Affordable Care Act Review

Affordable Care Act Review

Developments February 6 – 10: Is the Price Right?

Posted in Affordable Care Act, Coverage Mandates, Exchanges, Government Employers, Insurers and Brokers, Private Employers, Providers - For Profit, Providers - Not-for-Profit, Taxes

During the week reviewed, no new bill was introduced which, if passed, would repeal or replace the Affordable Care Act, and little else happened at the three main ACA enforcement agencies – DOL, HHS and IRS.

Department of Labor

The Department of Labor still has no Secretary and the nominee, Andrew Puzder, has not yet been given a hearing.  A DOL.gov site redesign was apparent, but it says nothing regarding the agency’s implementation, or not, of Executive Order 13765, which commands ACA enforcement agencies to –

exercise all authority and discretion available to them to waive, defer, grant exemptions from, or delay the implementation of any provision or requirement of the Act that would impose a fiscal burden on any State or a cost, fee, tax, penalty, or regulatory burden on individuals, families, healthcare providers, health insurers, patients, recipients of healthcare services, purchasers of health insurance, or makers of medical devices, products, or medications,

“to the maximum extent permitted by law.”

Health and Human Services

Former Congressman Tom Price (R-GA) was confirmed as the new HHS Secretary February 9, 2017.  On that date, most HHS web pages related to the ACA remained substantially as they were the day before President Trump’s inauguration. There was no mention of E.O. 13765.  Nevertheless, the Price confirmation may be the most significant development of the week.  If majority leaders in the House and Senate cannot produce soon a repeal/replace bill supported by a majority of each majority, the new HHS Secretary figures to become the project manager by default.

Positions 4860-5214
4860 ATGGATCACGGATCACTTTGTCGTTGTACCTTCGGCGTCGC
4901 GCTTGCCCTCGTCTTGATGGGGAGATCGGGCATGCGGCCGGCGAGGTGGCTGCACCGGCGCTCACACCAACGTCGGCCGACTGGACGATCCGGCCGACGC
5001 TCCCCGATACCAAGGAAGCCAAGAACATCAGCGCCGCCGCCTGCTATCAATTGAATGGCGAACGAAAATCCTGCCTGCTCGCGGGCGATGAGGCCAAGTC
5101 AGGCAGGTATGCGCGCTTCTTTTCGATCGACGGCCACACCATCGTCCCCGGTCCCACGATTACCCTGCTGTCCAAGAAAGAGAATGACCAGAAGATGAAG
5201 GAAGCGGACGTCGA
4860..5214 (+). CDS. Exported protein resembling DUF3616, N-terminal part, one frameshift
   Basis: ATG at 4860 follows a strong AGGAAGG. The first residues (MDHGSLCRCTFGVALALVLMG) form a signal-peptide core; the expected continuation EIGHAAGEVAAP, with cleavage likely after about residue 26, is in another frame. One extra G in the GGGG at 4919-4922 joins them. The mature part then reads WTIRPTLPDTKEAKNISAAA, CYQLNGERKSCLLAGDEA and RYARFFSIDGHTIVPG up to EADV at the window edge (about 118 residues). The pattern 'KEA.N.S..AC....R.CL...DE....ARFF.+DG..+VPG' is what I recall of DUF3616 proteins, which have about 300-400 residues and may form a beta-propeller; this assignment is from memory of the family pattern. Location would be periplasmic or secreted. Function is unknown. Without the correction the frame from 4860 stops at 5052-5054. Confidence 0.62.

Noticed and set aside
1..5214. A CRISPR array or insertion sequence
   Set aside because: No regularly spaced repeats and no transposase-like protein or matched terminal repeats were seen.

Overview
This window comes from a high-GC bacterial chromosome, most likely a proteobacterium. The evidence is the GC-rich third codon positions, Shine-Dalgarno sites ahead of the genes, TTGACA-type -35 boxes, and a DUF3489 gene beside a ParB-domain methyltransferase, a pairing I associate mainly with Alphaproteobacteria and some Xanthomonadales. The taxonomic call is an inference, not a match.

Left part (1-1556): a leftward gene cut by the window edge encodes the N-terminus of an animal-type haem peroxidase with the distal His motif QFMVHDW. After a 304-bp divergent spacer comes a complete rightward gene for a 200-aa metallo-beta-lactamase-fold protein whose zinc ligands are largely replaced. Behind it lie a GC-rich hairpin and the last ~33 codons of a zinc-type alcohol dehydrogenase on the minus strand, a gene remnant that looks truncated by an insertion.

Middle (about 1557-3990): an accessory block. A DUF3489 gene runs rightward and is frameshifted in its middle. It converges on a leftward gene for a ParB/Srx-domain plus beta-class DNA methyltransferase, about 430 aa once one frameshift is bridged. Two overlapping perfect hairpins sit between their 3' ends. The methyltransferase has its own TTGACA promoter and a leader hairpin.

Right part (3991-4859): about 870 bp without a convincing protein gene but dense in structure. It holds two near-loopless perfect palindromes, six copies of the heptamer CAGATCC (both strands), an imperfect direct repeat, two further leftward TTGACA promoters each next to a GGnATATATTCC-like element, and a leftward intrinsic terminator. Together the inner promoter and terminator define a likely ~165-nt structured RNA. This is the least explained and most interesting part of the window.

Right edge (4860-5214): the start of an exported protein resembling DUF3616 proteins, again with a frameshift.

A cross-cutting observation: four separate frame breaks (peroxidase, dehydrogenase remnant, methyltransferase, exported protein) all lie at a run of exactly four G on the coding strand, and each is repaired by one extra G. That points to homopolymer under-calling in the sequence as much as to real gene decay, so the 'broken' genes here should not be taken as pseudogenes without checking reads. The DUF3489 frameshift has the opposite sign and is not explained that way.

Internal Revenue Service

The Internal Revenue Bulletins for February 6 and February 13 include no reference to the employer mandate tax assessment procedures forecast to be rolled-out in “early 2017.”  We doubt that this prolonged silence was provoked by the regulatory freeze executive order, since a February 2 White House Memorandum seems to confine that freeze to “significant” regulations, and the employer mandate regulations were not deemed “significant” by the IRS.  See 79 Fed. Reg. 8,577 (Feb. 12, 2014, left column).  And no, the IRS website doesn’t mention E. O. 13765 either.

We doubt that Gershwin tune, “I Got Plenty O’ Nottin’,” was intended as political prophecy.  It just turned out that way.

2015 Form 1095-C Penalty Letters: Have You Got Mail?

Posted in Affordable Care Act, Coverage Mandates, Government Employers, Private Employers, Taxes

Since late December, 2016, many Applicable Large Employer Members have received IRS Letter 5699 from a Tax Compliance Officer at an address in Florence, Kentucky.  The “Dear Taxpayer” letter is headed: “Request for Employer Reporting of Offers of Health Insurance Coverage (Forms 1094-C and 1095-C).”  We have assumed the authenticity of these letters.

Each letter tells the recipient that no 2015 Form 1094-C or Form 1095-C was received from the taxpayer ID number appearing atop the letter and instructs the taxpayer to check one of these boxes and return the letter by mail.

[ ] I was an ALE for calendar year 2015 and already filed Form 1094-C and Forms 1095-C with the IRS using the following name __________ and employer identification number (EIN) _______ on date ____.

[ ] I was an ALE for calendar year 2015 and my Form 1094-C and Forms 1095-C are included with this letter. (Do not use this box if you are required to file electronically.)

[ ] I was an ALE for calendar year 2015 and will file my Form 1094-C and Forms 1095-C with the IRS using the following name __________ and EIN ______ by date ___.  (If more than 90 days from the date of this letter, explain below under “Other.”)

[ ] I was not an ALE for calendar year 2015.

[ ] Other (Indicate below or attach a statement explaining why you have not filed the required returns and any actions you plan to take.)

[ … ]